In contrast to Intershoot, where there was a competition each day, ESC/ISSF championships attract larger numbers of juniors and seniors competing in rifle and pistol disciplines separately, so there is a slow build-up to a qualification event, with training sessions for seniors built around the juniors events. In our case this meant that we had a day off completely on Thursday, with pre-event training (PET) on Friday for Aisling and Peter's qualification events on Saturday. We had the opportunity to view the Running Target events which were taking place in the same building as the Finals Hall. This event has two competitors taking alternate shots at a 10m target which moves across the field of view from left to right or right to left with slow and fast runs. The competitor is standing just like regular 10m rifle, but uses a scoped rifle (4x) with a weighted barrel.
Pre-event training went well for Peter and Aisling on Friday. Competition day on Saturday was a major stressor for both and Aisling improved her international PB with a 381. After a ding-dong battle in the final, Sonja Pfeilschifter controlled the situation to beat Katerina Emmons for the women's title.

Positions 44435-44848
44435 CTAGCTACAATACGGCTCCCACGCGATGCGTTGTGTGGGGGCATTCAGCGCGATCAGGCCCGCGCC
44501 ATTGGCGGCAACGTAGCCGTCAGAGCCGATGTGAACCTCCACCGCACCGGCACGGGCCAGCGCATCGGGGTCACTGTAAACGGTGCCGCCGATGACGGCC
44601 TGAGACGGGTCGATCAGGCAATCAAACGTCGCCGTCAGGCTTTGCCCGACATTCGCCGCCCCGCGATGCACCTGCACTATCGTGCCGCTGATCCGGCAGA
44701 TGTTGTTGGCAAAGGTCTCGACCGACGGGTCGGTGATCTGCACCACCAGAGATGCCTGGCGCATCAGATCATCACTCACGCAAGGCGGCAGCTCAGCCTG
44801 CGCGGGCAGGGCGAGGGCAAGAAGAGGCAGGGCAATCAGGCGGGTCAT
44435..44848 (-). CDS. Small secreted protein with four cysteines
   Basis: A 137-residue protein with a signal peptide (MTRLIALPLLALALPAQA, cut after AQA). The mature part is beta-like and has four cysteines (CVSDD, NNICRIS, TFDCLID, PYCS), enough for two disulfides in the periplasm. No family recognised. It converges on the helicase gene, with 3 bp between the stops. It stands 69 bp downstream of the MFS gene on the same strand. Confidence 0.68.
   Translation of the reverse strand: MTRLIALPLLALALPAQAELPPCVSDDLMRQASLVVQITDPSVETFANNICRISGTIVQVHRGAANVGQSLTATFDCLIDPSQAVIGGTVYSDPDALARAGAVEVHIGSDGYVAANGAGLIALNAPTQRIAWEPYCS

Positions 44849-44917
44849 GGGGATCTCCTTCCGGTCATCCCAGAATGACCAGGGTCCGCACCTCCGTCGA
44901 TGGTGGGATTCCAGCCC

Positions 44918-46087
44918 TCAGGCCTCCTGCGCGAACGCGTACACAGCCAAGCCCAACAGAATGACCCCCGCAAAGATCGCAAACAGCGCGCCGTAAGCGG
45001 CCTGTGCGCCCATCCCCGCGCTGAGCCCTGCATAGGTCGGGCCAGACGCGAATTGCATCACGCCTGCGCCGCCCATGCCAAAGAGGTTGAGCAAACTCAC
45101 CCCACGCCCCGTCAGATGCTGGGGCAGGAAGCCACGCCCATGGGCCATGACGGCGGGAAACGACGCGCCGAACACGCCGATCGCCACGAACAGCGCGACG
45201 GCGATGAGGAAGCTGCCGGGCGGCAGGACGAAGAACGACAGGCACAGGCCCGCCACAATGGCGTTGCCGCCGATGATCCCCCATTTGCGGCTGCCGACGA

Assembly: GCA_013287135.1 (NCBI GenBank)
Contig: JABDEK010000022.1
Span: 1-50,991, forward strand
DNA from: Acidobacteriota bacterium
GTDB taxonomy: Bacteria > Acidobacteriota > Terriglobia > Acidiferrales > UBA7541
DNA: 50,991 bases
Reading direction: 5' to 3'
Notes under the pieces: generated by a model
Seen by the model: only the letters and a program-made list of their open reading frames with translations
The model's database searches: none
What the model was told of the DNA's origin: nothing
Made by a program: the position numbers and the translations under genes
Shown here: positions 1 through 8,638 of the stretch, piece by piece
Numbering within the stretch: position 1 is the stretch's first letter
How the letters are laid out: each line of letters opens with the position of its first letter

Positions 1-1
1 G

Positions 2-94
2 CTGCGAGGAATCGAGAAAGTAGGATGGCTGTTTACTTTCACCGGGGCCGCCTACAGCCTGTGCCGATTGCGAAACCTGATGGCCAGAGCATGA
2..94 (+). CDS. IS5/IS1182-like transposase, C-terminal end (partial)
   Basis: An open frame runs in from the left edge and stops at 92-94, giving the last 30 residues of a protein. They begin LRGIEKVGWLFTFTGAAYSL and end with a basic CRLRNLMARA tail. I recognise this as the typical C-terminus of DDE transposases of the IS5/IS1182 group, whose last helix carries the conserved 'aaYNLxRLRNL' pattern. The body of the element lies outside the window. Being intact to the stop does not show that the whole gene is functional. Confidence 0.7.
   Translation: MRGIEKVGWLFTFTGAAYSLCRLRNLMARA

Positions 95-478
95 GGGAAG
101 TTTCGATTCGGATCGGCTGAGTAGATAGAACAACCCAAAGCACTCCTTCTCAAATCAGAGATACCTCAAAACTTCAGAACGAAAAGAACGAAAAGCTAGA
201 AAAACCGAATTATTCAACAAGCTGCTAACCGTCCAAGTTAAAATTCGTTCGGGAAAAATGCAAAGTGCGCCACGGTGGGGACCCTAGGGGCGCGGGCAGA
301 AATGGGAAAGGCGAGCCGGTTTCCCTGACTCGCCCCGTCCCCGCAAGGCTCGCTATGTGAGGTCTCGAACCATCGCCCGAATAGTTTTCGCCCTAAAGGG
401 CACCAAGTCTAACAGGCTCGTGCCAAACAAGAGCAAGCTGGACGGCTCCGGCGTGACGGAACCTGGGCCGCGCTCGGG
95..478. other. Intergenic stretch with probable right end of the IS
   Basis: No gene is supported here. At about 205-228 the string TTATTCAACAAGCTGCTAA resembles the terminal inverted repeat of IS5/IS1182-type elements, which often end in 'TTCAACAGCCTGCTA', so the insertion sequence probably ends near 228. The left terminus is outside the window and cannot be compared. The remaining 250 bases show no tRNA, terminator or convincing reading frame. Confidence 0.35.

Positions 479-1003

Ray and Paul had their share of issues also. Ray particularly so as he had been the subject of close scrutiny by the judges during pre-event training for an alleged breach of the spirit of the rule 184.108.40.206.4/6 which states that the rifle must not touch the jacket or chest beyond the area of the right shoulder or chest (right-handed shooter) and must not touch or rest against any other point or object. They felt that his fingers around the grip might be touching the jacket at some point. Ray had to modify his position sightly to ensure compliance and this caused additional pressures during the match. Ray's score of 585 was all the more admirable given the circumstances, but left him out of contention for the quota place which would have needed 595 on the day.
Overall, a learning experience for the group. An object lesson in how we need to be at every international competition in order to build the familiarity with the officials and competitors to gain mutual respect and eliminate those performance anxieties.